Table 7 shows that the charge-discharge efficiency was remarkedly improved by removing water and impurites other than water. In order to acquire an acceptably high charge-discharge efficiency, the water content of the electrolytic solution should be not more than 150 ppm, preferably not more than 50 ppm. Similarly, acceptably high charge-discharge efficiency was obtainable when the content of impurities other than water was not more than 1000 ppm, preferably not more than 10 ppm.

Generally following to the procedure as described in Example 4, the charge-discharge efficiency of lithium was determined except that the solvents for the electrolytic solutions were ethylene carbonate mixed with propylene carbonate (PC), dimethylsulfoxide (DMSO), methyl formate (MF) and methyl acetate (MA). Similarly as in Example 4, cells were produced while using the electrolytes prepared by dissolving LiAsF6 in the aforementioned mixed solvents, and the charge-discharge efficiencies of lithium in these cells were determined.

              TABLE 8______________________________________                       Charge-                       DischargeSample                      EfficiencyNo.      Electrolytic Solution                       (%)______________________________________1        1.5 M LiAsF6 --PE/PC(1/1)                       93.72        1.5 M LiAsF6 --PC                       86.53        1.0 M LiAsF6 --EC/DMSO (i/1)                       90.44        1.0 M LiAsF6 --DMSO                       86.15        1.5 M LiAsF6 --EC/MF(2/3)                       90.46        1.5 M LiAsF6 --MF                       86.07        1.5 M LiAsF6 --EC/MA(2/3)                       91.28        1.5 M LiAsF6 --MA                       88.9______________________________________ Note: EC = Ethylene Carbonate PC = Propylene Carbonate DMSO = Dimethylsulfoxide MF = Methyl Formate MA = Methyl Acetate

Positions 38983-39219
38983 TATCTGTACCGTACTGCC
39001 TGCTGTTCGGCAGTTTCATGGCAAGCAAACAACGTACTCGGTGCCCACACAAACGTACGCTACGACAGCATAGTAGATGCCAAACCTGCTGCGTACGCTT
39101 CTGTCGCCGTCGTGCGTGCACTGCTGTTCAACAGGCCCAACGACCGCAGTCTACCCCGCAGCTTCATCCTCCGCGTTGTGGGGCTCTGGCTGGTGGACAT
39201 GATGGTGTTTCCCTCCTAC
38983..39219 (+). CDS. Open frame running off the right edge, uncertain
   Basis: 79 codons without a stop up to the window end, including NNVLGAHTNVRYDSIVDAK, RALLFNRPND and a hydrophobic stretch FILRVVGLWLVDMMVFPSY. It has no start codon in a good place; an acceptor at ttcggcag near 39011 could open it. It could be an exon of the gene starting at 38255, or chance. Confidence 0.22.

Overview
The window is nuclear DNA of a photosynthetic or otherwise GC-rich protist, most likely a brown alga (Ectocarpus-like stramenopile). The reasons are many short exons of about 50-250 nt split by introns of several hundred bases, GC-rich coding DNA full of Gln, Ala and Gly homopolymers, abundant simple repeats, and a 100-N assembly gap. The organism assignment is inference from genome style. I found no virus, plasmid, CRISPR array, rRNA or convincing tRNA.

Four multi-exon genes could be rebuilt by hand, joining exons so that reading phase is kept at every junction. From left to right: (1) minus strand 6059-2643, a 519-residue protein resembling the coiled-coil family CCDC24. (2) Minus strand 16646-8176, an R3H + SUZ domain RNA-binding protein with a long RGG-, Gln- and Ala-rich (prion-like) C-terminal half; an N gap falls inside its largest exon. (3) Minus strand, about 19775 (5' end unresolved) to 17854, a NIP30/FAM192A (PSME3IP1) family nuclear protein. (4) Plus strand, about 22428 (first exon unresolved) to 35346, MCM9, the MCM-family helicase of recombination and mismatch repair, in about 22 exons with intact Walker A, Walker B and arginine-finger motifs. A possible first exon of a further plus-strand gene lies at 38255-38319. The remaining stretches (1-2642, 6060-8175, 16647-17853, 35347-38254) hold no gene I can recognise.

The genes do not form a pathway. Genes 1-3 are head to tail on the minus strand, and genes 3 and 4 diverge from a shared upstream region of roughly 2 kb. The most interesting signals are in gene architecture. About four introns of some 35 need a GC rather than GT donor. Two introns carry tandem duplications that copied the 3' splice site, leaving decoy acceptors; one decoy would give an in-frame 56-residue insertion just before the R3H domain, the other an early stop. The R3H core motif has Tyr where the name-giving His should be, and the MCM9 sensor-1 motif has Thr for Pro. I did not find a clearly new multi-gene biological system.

EXAMPLE 15

A lithium cell was produced similarly as in Example 6, except that 1.5M LiAsF6 -EC/PC(1/1) was used. The cell was subjected to charge-discharge test conducted at 25 C., at a charge current density of 1 mA/cm2, at a discharge current density of 3 mA/cm2 and at a voltage within the range of 2 to 3.5 volts.

FIG. 12 shows the interrelation between the cell capacities and the charge-discharge cycle numbers found by the charge-discharge tests for Li/V2 O5 cells, one of which the electrolyte in the 1.5M LiAsF6 -EC/PC(1/1) system mixed solvent was used, and the other of which 1.5M LiAsF6 -PC was used singly.

EXAMPLE 16

1.5M LiAsF6 -EC/1,2-dimethoxyethane (DME) (mixed in a ratio of 1/1 by volume) was purified by removing impurities contained therein, and lithium cells were produced similarly as in Example 1, while using the purified electrolytic solutions varied in their impurity content. Similarly as in Example 1, the contents of water and the contents of impurities other than water were analysed and the charge-discharge efficiencies were calculated. The results are shown in Table 9.

              TABLE 9______________________________________Charge-Discharge Efficiency at Li Anode in1.5 M LiAsF6 --EC/DME(1/1) System Mixed SolventElectro-                     Charge-lytic            Impurities other                        DischargeSolution  Water     than Water  EfficiencyNo.    (ppm)     (ppm)       (%)       1/(1-E)______________________________________1      800       28000       90.5      10.52      250       26000       92.8      13.53      240       18000       93.0      14.34      90        900         94.4      17.75      40        900         94.8      19.26      40        220         95.0      20.87      27        220         95.2      21.0______________________________________ Note: EC = Ethylene Carbonate DME = 1,2Dimethoxyethane E: The value of chargedischarge efficiency divided by 100.